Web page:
Trail Cameras: Detailed Tips For A Deer Survey (Episode 197 Transcript)
This is the video transcript. To watch the video for this episode click here.
GRANT: Late August and we're continuing with our trail camera survey, preparing for season, so we've got some big antlers showing up here at The Proving Grounds.
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GRANT: We do an annual trail camera survey to monitor our population, every year during August, here at The Proving Grounds. Trail camera survey is a fancy term, but don't let it put you off from using this valuable tool. We simply shift our Reconyx cameras from watching food plots, or something else, to an attraction, such as Record Rack feed and a Trophy Rock, you get as many deer coming to that attraction as we can in about a 14 day period.
GRANT: I've been working with trail camera surveys for almost 20 years. And over time, we’ve refined our steps and how we use the cameras and what we use as an attraction to get the best results with the least effort we can.
GRANT: Trail camera survey is simply a tool to get a really accurate estimate of the number of bucks, does, and fawns using the property where you hunt.
GRANT: It's also a great way to see the age structure of the bucks in that area and their antler development, but even more important than that, it shows you individual characteristics of bucks.
GRANT: I'm looking for a mature bucks that tend to come to the area during daylight hours or act more aggressive around the site. Maybe they're chasing other bucks off and I know those bucks are more likely to respond to grunt calls or rattling, decoys, or other techniques. So a trail camera survey gives me the demographics and the huntability of the deer on my property.
GRANT: I almost always have my trail camera pointed north and I do that almost everywhere I use trail cameras. That way there's less interference from the sun and I have better quality pictures so I can really see the individual characteristics of the deer. We program our cameras to take two pictures, ten seconds apart, and then every five minutes, that way we don’t get so many pictures it's impossible to go through ‘em all.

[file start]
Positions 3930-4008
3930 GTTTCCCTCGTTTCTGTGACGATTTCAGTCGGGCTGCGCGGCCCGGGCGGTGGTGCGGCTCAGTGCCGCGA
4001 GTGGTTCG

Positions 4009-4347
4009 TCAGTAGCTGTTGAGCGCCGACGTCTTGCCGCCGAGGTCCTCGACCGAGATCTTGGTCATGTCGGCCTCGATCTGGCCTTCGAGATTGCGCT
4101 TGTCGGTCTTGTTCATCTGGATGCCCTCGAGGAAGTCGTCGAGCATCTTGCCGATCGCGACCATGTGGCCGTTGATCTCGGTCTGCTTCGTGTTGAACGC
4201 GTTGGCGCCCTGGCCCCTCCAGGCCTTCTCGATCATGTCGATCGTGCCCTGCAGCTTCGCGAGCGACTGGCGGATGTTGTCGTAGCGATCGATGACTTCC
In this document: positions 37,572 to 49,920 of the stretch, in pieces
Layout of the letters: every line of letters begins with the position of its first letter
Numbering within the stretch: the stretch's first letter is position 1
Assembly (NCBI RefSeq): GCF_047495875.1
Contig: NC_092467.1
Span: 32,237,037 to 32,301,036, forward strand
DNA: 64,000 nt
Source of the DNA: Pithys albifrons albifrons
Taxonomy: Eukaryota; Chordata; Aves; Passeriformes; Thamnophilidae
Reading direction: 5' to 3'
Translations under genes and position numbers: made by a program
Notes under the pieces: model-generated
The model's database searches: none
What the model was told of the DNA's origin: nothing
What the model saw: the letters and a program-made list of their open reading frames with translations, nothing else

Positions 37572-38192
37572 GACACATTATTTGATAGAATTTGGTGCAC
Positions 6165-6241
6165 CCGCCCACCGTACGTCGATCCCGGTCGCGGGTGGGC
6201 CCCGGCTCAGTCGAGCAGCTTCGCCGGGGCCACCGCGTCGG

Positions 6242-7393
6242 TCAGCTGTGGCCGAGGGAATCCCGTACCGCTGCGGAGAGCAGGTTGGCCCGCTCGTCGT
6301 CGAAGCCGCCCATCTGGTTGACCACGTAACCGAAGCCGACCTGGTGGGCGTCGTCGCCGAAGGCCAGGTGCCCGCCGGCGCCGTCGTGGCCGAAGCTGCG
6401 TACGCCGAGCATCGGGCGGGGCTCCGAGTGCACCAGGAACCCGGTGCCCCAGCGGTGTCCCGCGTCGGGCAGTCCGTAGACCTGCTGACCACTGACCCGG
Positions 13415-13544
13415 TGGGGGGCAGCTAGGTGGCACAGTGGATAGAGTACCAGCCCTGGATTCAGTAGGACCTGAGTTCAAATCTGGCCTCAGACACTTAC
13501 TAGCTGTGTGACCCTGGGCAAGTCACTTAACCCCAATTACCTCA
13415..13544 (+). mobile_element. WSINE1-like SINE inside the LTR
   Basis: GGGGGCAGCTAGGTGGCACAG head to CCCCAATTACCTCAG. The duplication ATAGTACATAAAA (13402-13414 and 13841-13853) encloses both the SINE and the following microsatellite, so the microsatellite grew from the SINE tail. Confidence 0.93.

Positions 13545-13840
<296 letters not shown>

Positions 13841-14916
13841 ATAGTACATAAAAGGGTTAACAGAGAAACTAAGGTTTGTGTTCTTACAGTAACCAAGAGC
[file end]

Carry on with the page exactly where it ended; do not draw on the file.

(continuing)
GRANT: We do what we call pre-baiting, putting the feed and the Trophy Rock out at least two weeks before we actually start collecting data. It's important, if you're in an area that has a lot of oak trees, or another attractive food source, to start your trail camera survey before those acorns start falling or the deer will disperse and you won't get pictures of all the bucks in your area.
GRANT: Once a site's established, I'll probably refresh it twice a week. I figure out how much feed I need to put down to last three or four days and deer almost clean it all up before I add some more.
GRANT: I've learned over the years to keep all my batteries and trail camera cards and lens cleaning equipment in a tackle box, that way every time I go to check my cameras, I've got it all in one place and I have everything I need.